SENATE COMMERCE MEMBERS NEED TO VOTE YES FOR THIS TOP PRIORITY
WASHINGTON, D.C. – June 7, 2011 – The Public Safety Alliance (PSA) is calling for Republicans and Democrats on Capitol Hill to work together for the benefit of the safety of the American people. One day before the United States Senate Committee on Commerce, Science and Transportation's scheduled Wednesday markup of the "D-Block" allocation bill by Chairman Jay Rockefeller and Ranking Member Kay Bailey Hutchison, the PSA announced that it is absolutely critical for members of the Senate Commerce Committee to approve S.911: the SPECTRUM Act of 2011, which is consistent with public safety’s top priority to gain D-block allocation and federal funding necessary to realize a nationwide, interoperable public safety broadband network.
“After nine hearings on this issue in less than a year, it’s time for all Members of Congress – Republicans and Democrats – to get behind this bill and support America’s first responders,” said PSA spokesman Chief Christopher Moore. “It’s long overdue for this bill to move out of committee. And, the votes tomorrow will demonstrate who believes the safety of the American people is what’s most important in this debate.”
Nearly 10 years ago, police, firefighters and EMS workers lost their lives because of inadequate public safety communications networks during the 9/11 terrorist attacks. In March, the chairmen of the 9/11 Commission announced their support for the policy that would finally advance the allocation of the D-Block spectrum to public safety – a key 9/11 Commission Report recommendation.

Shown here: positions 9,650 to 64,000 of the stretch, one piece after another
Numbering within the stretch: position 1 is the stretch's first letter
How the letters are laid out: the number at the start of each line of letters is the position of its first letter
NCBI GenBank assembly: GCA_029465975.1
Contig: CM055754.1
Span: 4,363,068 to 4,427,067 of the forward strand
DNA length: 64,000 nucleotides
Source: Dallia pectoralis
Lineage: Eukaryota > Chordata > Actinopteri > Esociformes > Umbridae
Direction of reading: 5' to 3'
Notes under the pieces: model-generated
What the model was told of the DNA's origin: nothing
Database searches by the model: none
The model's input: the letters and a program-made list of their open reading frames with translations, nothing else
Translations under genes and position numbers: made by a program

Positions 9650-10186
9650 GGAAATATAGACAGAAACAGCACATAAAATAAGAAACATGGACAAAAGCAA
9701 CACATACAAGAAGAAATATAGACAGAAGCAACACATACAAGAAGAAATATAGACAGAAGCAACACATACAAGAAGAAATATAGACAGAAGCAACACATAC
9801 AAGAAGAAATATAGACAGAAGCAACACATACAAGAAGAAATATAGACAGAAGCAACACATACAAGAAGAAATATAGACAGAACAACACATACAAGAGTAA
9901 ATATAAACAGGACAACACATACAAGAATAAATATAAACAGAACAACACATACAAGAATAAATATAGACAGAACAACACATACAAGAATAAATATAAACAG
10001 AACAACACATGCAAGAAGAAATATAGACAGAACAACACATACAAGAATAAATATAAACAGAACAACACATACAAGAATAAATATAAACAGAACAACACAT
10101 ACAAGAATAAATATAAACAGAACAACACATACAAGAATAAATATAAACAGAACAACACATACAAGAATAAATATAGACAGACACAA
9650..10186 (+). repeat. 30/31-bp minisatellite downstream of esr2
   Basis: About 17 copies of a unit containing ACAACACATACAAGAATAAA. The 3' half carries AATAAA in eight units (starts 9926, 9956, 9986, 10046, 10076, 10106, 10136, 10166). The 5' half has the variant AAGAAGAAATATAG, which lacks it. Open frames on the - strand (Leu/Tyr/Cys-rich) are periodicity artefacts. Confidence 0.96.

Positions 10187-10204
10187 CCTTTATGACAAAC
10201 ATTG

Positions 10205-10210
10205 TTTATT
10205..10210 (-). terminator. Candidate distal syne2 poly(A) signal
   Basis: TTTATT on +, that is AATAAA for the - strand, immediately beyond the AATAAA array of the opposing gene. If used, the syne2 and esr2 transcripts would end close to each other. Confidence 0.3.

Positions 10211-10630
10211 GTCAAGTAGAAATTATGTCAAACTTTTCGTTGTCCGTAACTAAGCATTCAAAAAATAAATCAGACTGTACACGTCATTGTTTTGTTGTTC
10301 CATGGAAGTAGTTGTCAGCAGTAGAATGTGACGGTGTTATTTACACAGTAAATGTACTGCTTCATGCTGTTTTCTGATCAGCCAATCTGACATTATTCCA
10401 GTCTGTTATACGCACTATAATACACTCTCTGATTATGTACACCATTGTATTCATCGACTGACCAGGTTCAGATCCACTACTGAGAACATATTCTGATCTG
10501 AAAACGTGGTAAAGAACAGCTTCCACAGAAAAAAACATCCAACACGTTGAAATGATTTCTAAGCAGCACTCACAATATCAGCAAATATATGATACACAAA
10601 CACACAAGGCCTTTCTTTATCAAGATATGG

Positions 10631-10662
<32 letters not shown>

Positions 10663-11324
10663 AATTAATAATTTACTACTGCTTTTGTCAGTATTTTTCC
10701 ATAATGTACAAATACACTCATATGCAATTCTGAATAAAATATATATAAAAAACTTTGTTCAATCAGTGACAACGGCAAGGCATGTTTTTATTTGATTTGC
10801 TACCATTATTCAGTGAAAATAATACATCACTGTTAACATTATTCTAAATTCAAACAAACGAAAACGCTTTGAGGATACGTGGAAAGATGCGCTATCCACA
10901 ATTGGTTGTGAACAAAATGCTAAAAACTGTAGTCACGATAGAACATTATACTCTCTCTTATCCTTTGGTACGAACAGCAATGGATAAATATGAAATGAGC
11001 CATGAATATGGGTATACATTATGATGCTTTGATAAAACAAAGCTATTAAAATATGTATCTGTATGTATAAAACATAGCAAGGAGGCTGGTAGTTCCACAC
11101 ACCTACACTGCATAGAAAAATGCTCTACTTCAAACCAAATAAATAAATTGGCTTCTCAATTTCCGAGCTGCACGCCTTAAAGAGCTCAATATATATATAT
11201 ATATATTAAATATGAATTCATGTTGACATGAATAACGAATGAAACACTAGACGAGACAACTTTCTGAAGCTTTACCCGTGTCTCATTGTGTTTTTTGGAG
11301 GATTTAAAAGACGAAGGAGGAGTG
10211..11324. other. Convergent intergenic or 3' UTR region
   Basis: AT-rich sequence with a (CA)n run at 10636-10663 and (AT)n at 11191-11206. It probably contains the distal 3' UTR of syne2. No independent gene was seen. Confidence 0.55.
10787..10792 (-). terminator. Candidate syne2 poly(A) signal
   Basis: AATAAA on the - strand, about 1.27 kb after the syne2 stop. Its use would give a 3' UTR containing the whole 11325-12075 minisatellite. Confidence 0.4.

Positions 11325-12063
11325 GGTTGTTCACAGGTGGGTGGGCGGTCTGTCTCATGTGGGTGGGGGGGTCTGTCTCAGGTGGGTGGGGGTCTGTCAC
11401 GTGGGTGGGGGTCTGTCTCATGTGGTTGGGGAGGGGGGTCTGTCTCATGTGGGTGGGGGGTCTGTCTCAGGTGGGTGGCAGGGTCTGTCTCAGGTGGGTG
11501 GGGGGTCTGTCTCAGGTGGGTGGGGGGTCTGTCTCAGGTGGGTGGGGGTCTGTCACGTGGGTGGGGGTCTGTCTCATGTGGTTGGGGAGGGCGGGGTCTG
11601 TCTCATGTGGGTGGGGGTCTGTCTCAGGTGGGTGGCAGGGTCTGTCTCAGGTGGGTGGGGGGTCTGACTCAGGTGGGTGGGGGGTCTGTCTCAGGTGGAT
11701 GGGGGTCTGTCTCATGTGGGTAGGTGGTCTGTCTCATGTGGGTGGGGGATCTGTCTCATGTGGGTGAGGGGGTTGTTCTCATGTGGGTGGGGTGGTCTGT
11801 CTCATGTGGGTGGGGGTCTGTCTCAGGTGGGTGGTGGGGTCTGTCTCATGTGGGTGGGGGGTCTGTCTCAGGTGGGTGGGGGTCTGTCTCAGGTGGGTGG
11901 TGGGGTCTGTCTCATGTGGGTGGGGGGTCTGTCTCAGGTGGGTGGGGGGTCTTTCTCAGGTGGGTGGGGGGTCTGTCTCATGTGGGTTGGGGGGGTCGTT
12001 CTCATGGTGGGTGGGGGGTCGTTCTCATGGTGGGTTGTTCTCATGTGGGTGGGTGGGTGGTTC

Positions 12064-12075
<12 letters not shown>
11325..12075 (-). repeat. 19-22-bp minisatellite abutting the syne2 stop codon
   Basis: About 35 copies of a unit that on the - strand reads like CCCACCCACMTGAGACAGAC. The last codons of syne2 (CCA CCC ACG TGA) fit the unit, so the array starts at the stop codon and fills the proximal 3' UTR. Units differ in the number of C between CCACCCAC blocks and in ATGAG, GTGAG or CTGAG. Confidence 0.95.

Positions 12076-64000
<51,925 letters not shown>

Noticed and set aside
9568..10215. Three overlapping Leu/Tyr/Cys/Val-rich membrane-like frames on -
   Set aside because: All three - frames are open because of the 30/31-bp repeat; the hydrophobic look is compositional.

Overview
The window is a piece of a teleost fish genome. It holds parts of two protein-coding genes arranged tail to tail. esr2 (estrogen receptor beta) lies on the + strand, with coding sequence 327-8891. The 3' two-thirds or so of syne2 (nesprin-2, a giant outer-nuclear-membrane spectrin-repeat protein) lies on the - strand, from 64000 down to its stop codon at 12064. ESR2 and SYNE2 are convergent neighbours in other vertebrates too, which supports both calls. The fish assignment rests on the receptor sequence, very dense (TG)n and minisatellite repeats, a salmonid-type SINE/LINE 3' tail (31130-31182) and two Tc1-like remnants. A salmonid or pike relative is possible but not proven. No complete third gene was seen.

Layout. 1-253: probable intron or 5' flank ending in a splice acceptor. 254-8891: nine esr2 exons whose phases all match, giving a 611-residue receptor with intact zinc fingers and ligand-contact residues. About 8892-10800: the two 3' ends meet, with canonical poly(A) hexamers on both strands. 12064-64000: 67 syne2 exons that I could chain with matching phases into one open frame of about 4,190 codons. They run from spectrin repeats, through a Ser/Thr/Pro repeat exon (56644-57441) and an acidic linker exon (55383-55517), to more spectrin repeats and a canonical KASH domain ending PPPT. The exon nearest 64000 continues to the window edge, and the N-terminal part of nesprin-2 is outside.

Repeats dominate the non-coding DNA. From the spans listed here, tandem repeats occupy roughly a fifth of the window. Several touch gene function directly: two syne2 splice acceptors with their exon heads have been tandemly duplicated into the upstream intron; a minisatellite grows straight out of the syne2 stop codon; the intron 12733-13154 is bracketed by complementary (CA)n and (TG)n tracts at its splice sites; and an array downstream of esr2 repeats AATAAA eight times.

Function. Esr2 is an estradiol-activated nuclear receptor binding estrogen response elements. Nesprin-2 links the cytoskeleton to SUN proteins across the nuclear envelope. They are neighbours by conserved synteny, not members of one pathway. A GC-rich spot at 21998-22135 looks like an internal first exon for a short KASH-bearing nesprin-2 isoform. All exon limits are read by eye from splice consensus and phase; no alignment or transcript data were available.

“One day in the future, our nation will face another catastrophic event and our first responders will, again, put their lives on the line,” said Chief Moore. “If we do not have a public safety network that is as great as our first responders, then Congress will have failed in their duty to us.”
A nationwide public safety broadband network would allow first responders to view building diagrams, hydrant locations, maps, and highway information on hand-held devices. It would provide video to facilitate instantaneous situational awareness of major law enforcement, fire and hazmat incidents in real-time. A future capability for emergency medical operations are portable ultrasound and other critical imaging, diagnostic EKG and multi-vital signs monitoring, field blood work, and two way video – all transmitted between the scene or ambulance en route to the hospital and an emergency department physician dozens of miles away. Law enforcement would use the wireless broadband network for numerous applications from field fingerprint identification to the rapid access of criminal records. For more information on a Nationwide Public Safety Broadband Network, visit www.psafirst.org.